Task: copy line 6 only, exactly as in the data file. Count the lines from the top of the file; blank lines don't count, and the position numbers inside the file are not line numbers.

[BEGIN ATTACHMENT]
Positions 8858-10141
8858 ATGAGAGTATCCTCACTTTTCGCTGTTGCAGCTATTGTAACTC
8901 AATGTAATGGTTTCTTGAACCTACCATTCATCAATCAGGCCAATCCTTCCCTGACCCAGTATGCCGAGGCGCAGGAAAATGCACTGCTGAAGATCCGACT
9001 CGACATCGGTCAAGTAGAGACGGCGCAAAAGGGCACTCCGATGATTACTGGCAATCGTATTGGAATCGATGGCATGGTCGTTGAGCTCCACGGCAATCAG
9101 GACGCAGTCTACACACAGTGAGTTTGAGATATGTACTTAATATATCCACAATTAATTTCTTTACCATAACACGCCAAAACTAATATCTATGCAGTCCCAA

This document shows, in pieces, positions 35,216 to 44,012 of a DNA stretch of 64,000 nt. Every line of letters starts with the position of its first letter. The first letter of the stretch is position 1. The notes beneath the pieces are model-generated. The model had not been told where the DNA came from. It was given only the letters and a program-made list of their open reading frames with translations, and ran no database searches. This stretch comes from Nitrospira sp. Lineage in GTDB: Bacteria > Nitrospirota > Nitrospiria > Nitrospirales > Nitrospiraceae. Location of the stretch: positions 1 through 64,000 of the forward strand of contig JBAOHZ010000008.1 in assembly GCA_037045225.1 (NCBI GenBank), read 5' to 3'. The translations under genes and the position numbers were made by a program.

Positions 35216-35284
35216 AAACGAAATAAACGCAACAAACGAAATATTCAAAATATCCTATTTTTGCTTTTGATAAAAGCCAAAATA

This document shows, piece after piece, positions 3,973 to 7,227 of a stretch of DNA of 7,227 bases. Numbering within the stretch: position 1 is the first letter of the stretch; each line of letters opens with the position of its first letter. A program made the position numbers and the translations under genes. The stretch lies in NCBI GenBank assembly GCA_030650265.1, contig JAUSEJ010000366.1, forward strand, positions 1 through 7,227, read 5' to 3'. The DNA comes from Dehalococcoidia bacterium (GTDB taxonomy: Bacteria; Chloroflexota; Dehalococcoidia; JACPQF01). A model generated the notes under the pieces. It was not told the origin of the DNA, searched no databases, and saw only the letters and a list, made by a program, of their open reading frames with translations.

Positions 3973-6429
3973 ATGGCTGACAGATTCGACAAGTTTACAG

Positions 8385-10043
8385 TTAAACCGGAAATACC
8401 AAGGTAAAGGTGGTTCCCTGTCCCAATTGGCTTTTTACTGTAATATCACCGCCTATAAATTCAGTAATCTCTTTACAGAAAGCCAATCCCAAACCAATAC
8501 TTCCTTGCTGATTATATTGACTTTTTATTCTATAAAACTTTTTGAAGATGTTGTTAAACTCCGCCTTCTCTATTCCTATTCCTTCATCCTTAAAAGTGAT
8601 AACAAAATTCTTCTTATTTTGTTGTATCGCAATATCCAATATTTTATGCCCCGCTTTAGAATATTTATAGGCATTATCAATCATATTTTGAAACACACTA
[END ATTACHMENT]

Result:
This document shows, in pieces, positions 35,216 to 44,012 of a DNA stretch of 64,000 nt. Every line of letters starts with the position of its first letter. The first letter of the stretch is position 1. The notes beneath the pieces are model-generated. The model had not been told where the DNA came from. It was given only the letters and a program-made list of their open reading frames with translations, and ran no database searches. This stretch comes from Nitrospira sp. Lineage in GTDB: Bacteria > Nitrospirota > Nitrospiria > Nitrospirales > Nitrospiraceae. Location of the stretch: positions 1 through 64,000 of the forward strand of contig JBAOHZ010000008.1 in assembly GCA_037045225.1 (NCBI GenBank), read 5' to 3'. The translations under genes and the position numbers were made by a program.